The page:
Disagreements between industrialized and emerging economies on how to liberalize global trade and include poorer countries were set to overshadow the first day of ministerial World Trade Organization (WTO) talks on Tuesday in Nairobi.
Starting in the afternoon, the four-day meeting is intended to unblock the Doha round of talks on free trade and development that was started in 2001, but experts have said there were slim chances that trade ministers from WTO's 162 member countries would achieve a breakthrough in Kenya's capital.
The United States and the European Union are demanding that big emerging economies, which have turned into rivals for developed countries, should no longer insist on getting preferential trade conditions that were originally aimed at boosting the development of poor countries.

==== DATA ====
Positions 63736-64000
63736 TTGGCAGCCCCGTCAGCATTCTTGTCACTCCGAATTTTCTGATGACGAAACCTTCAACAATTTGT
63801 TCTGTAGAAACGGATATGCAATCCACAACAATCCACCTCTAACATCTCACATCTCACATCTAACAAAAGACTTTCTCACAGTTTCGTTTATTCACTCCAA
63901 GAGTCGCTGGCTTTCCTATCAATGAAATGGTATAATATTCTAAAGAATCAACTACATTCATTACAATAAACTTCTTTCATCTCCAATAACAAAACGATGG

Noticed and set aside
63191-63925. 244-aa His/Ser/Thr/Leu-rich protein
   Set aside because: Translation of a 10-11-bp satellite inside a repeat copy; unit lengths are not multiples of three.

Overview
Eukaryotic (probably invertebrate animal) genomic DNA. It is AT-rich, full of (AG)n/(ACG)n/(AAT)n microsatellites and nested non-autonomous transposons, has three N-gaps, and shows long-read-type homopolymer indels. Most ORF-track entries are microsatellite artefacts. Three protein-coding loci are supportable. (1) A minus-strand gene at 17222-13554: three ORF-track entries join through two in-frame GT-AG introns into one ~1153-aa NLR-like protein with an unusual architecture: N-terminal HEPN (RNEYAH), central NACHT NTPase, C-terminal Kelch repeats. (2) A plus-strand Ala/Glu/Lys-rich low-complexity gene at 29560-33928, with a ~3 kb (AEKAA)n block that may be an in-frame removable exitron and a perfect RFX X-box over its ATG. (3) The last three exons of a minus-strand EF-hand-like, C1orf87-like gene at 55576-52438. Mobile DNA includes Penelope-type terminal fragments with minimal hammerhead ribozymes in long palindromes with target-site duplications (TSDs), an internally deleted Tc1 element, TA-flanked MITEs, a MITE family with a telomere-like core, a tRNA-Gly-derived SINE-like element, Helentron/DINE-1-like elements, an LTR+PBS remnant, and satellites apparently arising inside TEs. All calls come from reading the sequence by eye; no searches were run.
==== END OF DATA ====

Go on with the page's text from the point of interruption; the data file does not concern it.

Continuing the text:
Countries like China and India are strongly opposed to this idea and demand that the Doha round be continued despite the lack of progress.
WTO Director General Roberto Azevedo said ahead of the conference that he would spare no effort to achieve at least progress on parts of the Doha agenda, for example by agreeing to reduce agricultural subsidies and by adopting measures to help least developed countries.
The European Union has signalled that it would be ready to compromise on agricultural subsidies, "but only as part of a comprehensive, balanced deal based on parallelism," EU Trade Commissioner Cecilia Malmstrom said before flying to Kenya.
US Trade Representative Michael Froman set the tone for Nairobi when he wrote in a Financial Times commentary that the Doha round should be scrapped in favour of new approaches.